:By Lynn Venhaus
The brilliant work, troubled lives and unique personal journeys of two titans of American literature – Truman Capote and Tennessee Williams — are explored in the revealing “Truman and Tennessee; An Intimate Conversation.”
Truman Capote and Williams were gay Southerners who achieved life-changing literary success around the same time, in the late 1940s. As this illuminating documentary shows, they were friends – and rivals – for 40 years. They reveal truths about each other in conversations captured here.
Their professional and personal lives were fascinating, caught the attention of the glitterati in the 1950s and 1960s, and influenced generations, despite crippling addictions that tragically resulted in their deaths.
Because of their inner turmoil, there is a haunting melancholy to their appearances on talk shows – with the erudite hosts Dick Cavett and David Frost, shown here.
Director Lisa Immordino Vreeland has taken an innovative approach to sharing a wealth of archival material, focusing on typewritten and hand-written pages, old photographs, magazine excerpts and selected scenes from their movie adaptations.
“A Streetcar Named Desire,” “The Glass Menagerie,” “Sweet Bird of Youth,” “The Rose Tattoo,” “Suddenly, Last Summer” and “Cat on a Hot Tin Roof” are among the Tennessee Williams’ films. Capote’s “Breakfast at Tiffany’s” and “In Cold Blood” are shown, featuring interesting backstories.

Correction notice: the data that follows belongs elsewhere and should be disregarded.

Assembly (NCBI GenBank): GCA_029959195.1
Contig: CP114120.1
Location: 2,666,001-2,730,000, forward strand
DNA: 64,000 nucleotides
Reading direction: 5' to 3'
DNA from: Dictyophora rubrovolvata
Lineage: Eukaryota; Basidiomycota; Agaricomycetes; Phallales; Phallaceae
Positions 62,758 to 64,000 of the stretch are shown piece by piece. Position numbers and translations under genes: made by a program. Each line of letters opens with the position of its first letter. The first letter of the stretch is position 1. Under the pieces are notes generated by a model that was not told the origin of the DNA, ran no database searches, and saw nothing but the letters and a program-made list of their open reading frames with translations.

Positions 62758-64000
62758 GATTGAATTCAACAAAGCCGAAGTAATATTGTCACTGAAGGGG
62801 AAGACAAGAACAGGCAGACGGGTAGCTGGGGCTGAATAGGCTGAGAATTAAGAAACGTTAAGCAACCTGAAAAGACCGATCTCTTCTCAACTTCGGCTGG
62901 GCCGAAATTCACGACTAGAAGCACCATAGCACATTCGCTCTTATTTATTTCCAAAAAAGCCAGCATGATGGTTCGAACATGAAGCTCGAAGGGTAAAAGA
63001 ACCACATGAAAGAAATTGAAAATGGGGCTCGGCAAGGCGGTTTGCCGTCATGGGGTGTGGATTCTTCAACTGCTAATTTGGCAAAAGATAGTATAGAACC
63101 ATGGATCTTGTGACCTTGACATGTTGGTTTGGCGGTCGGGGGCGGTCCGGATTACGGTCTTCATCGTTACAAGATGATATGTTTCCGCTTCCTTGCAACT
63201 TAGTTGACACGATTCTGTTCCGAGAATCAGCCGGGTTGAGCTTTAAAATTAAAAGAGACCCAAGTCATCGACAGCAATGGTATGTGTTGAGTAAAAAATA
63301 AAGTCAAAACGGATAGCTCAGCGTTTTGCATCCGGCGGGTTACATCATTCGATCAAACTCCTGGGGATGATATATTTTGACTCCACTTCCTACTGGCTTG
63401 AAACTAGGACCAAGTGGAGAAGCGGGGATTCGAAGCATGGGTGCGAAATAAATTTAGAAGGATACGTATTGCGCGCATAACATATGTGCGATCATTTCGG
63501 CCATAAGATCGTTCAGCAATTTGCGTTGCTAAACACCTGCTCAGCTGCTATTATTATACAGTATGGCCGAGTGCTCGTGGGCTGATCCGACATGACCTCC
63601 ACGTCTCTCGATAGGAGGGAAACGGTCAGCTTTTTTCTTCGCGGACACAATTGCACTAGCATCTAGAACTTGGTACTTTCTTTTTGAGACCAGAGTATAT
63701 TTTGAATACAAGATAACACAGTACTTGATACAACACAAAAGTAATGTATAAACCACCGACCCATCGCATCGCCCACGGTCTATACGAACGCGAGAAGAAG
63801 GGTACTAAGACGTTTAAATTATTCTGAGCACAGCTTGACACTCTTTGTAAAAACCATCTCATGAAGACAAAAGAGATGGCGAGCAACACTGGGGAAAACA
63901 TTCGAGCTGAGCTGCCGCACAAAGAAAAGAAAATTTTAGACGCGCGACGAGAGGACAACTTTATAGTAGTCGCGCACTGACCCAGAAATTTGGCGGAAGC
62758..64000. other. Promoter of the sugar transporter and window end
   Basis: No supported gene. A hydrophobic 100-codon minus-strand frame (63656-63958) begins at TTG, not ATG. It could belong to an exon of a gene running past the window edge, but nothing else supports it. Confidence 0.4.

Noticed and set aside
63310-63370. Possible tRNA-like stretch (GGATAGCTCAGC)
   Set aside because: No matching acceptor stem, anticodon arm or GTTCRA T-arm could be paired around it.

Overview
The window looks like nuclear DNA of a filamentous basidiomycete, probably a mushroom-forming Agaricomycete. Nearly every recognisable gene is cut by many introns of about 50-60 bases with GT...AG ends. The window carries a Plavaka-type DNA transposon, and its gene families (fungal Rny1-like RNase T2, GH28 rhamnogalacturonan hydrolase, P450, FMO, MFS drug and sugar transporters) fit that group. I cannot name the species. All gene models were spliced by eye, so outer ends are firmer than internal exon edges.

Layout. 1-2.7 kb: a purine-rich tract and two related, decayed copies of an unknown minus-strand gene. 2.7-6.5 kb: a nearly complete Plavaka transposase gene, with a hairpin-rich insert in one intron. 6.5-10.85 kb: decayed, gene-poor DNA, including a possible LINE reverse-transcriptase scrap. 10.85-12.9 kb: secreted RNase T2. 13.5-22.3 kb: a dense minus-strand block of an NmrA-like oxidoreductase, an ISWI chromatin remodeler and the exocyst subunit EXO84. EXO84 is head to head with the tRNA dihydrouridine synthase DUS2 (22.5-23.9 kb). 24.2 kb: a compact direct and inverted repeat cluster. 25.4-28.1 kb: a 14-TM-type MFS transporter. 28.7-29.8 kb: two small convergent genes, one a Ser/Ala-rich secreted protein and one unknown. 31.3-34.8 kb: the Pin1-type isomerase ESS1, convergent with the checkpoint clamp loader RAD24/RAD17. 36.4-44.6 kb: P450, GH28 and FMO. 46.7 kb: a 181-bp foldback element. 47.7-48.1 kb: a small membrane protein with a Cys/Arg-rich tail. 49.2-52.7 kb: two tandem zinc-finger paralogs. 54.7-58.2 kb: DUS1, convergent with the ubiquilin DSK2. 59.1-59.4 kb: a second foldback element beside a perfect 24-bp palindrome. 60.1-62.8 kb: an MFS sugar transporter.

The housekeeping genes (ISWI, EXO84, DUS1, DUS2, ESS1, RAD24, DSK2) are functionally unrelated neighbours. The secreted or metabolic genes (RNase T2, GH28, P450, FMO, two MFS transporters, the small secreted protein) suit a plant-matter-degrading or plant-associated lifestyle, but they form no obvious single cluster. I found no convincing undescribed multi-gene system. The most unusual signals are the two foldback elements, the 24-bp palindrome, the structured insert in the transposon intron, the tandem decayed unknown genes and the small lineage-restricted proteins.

To add a heightened reality to their personal letters and journals, Vreeland enlisted actors Jim Parsons (Capote) and Zachary Quinto (Williams) to interpret Truman and Tennessee’s wit, wisdom and flair for the dramatic.
Parsons and Quinto, while most famous for their screen work, have had successful appearances on Broadway, notably together in the Tony-winning play revival of “The Boys in the Band.” Using just the right tone and cadence, they infuse this work with an emotional resonance and demonstrate how both authors wrote like they talked, with their distinct voices.
Capote and Williams’ cultural impact is emphasized, and while the dual portraits are informative, what is lacking is some perspective. Adding other talking heads would have been beneficial in establishing their place in the 20th century.
Capote, who was born in New Orleans but moved to Alabama when he was 2, and Williams, who was born in Mississippi but moved to St. Louis when he was 8, were impacted by lonely childhoods and the places they lived.
The documentary isn’t long – 86 minutes, but the wealth of material covered is indeed impressive. And revisiting these gifted men’s most memorable works is a rather satisfying undertaking.
“Truman and Tennessee: An Intimate Conversation” is a documentary
directed by Lisa Immordino Vreeland.
It has voice work by Jim Parsons and Zachary Quinto. The film is not rated and has a run time of 1 hour and 26 minutes. The film is available for viewing at www.kinomarquee.com, through Kino Lorber. It opened at Plaza Frontenac Cinema on June 25 for a week.
Lynn’s Grade: B